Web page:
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Pocono 08-18-2013 05:58 AM

Two-handed Overhead casting
I took a lesson yesterday with Topher Brown on overhead, two-had casting. I've wanted to do that for some time now, as I get shoulder weary after swinging my 9 wt. for Stripers all day.

Marty had bought me a two-handed Sage VXP 13'3" 7 wt. specifically for this about a year and a half ago and after having gotten a reel and a 520 Scandi line for it, it had sat since then in my rod rack. So, I was ready......

After a little classroom discussion, we headed for a stretch of the Ogunquit River, in Ogunquit, ME, that's about a mile and a half up from the mouth; a great place to learn to cast (particularly at low tide, when you can "hit the opposite bank" with a very mediocre cast.......... ;)).

I couldn't believe how much easier it is to get the line out there with a two-handed rod, casting overhead, not Spey style. The range of motion with both the right and left hand (I'm right handed) is just a faction of what I use with a single-handed 9 wt. when I'm trying to get the line way out there and most of the motion is with the left hand; I ended up with a casting stroke that moved my right hand about 8"; that's all.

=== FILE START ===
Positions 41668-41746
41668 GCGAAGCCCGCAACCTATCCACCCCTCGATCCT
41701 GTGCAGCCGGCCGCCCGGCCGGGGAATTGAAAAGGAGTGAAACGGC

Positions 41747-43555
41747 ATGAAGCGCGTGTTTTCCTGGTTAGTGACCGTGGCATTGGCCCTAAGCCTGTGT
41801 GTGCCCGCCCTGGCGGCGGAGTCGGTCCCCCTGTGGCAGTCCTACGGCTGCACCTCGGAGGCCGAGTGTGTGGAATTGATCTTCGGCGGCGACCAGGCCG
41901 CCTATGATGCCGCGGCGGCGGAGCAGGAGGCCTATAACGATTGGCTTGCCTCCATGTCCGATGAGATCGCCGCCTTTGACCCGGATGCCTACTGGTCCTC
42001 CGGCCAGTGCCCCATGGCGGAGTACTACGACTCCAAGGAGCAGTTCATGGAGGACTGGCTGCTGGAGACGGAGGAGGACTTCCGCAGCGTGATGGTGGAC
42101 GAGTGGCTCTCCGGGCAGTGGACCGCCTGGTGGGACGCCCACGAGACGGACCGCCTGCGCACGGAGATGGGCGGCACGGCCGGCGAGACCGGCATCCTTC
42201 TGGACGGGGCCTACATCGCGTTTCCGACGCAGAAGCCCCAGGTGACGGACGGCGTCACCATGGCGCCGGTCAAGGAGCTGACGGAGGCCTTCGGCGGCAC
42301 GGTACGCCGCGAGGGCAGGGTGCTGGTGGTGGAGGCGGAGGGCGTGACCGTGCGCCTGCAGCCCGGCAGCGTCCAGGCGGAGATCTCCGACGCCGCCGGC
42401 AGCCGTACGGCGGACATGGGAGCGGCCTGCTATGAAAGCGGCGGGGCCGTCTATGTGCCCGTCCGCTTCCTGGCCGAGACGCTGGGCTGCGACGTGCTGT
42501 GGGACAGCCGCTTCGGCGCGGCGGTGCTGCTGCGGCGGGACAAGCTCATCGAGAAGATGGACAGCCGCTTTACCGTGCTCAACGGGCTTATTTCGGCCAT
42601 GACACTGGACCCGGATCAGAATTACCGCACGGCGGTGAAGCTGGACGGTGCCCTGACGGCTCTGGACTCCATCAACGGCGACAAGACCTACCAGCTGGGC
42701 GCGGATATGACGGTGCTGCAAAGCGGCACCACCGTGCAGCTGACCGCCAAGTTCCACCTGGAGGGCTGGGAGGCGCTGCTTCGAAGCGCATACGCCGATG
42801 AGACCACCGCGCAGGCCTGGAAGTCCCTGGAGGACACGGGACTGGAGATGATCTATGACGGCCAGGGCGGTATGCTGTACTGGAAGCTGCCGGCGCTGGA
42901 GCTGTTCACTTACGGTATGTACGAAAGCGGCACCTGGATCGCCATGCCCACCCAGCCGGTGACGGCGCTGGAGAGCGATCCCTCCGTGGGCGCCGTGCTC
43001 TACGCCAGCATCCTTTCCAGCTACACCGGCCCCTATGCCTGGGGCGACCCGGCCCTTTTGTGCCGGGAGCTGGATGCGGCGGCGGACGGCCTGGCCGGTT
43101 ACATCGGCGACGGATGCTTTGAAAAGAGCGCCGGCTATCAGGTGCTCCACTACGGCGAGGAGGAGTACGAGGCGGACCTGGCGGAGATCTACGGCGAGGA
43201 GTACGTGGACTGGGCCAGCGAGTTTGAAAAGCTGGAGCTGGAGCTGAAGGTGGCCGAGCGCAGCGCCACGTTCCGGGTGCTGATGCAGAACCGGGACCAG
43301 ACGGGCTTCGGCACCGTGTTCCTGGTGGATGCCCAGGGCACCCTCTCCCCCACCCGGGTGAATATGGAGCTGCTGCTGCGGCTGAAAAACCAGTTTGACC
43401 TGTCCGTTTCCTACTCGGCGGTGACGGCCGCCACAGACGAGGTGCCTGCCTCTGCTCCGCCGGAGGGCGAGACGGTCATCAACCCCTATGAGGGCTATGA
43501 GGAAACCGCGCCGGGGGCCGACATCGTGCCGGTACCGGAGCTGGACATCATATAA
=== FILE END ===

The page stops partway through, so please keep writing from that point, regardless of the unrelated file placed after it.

This is definitely going to be the way that I fish for Stripers going forward (probably Bonefish, Permit, etc., too). What an easy casting stroke and what a nice result.

Since I tend to horse my rod a little on the final presentation cast, my mantra from Topher was "less is more". Turns out he was right. At the end of the day I was using probably 20% of the power that I was using at the start and getting good distance.

Now, next time with a fly on...........


calftail 08-18-2013 07:55 AM

Re: Two-handed Overhead casting
Thumbs up from me for the two handed overhead !

A two handed approach is absolutely a great method for the single hand trout rod too. For me it solves the tailing loop problem and I go to it whenever I start seeing the top leg coming under the bottom leg. Using two hands controls the arm, shoulder and hand movement tightening up and straightening the path of the back and forward strokes with no wasted movement. You can use this technique not only for the vertical overhead cast but it works in any plane you tilt the rod, even casting across the body.